In a nearly unprecedented move, artist duo Gilbert & George stepped down as academicians of London’s prestigious Royal Academy of Art. The sudden resignation came days after the Academy decided not to move forward with a major exhibition of the artists’ work, planned for its Piccadilly galleries, according to a report in the Guardian.
In an interview with the Evening Standard in February, the pair mentioned a “high-profile” exhibition currently in the works. “It is extraordinary that we’ve been able to risk extreme artwork for 40 years,” Prousch told the paper. “You have to be an outsider to do art, you can’t be normal.” They are the first academy members to quit since 2005, when Peter Blake resigned from his post after his friend Brendan Neiland was voted out.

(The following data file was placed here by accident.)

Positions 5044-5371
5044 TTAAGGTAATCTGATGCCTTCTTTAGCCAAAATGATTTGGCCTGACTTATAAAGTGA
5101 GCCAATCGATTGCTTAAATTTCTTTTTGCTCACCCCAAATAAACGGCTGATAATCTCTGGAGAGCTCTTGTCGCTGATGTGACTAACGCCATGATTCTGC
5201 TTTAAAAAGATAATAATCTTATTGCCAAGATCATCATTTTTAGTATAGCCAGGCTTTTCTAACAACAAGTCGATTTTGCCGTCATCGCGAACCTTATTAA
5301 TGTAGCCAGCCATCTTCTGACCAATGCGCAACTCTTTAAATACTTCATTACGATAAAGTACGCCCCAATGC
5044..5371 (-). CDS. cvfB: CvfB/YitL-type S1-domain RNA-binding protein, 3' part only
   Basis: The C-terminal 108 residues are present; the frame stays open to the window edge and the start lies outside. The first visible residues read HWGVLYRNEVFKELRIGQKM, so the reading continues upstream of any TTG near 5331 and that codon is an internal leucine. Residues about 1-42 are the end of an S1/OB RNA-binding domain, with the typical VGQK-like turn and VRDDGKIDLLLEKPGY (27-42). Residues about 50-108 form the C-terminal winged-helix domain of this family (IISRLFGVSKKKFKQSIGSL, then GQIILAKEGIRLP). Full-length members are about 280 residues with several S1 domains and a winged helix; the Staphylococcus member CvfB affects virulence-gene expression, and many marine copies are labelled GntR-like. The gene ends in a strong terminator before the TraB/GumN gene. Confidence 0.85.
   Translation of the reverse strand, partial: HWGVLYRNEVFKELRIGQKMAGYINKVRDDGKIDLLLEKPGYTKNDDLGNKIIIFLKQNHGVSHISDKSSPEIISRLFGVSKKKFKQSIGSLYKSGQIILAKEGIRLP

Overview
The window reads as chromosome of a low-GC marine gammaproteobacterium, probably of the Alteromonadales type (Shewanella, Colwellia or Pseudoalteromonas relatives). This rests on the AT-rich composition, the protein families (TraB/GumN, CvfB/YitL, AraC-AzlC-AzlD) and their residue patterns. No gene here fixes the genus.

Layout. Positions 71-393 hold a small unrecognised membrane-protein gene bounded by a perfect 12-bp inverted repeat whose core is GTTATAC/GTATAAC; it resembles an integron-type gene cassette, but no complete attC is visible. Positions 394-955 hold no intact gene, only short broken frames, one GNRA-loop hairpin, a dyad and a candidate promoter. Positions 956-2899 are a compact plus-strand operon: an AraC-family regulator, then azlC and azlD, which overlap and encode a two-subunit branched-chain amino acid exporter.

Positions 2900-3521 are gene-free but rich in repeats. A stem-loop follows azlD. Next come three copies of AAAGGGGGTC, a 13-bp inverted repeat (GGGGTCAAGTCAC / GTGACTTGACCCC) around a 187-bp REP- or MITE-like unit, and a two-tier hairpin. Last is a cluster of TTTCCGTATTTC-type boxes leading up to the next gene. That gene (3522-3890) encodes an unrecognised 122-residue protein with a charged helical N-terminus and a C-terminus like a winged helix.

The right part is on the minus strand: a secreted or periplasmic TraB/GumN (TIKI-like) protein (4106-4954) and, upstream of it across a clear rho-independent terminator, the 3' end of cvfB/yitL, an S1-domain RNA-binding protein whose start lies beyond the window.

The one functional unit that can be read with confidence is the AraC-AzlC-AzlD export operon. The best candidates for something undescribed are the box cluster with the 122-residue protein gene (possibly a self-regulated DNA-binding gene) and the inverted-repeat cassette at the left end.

The two made history in 2017 as the first pair of artists elected to the Royal Academy as a single member. The sensational election was in keeping with their longtime personas as avant-garde performers (a critic once called them the “Siegfried & Roy of avant garde art”). Gilbert Prousch and George Passmore first met as students at Saint Martin’s School of Art in the 1960s, and today are best known for large-scale, vibrant photo collages and installations.
A spokesperson for the Royal Academy deemed their resignation “regrettable,” adding that not every academician can receive an exhibition of their work. At the moment, there are 77 royal academicians, each a practicing artist or architect under the age of 75. Membership is capped at 80 academicians at any one time, and after a member turns 76 they become a senior academician and their replacement is selected through an extensive nomination process.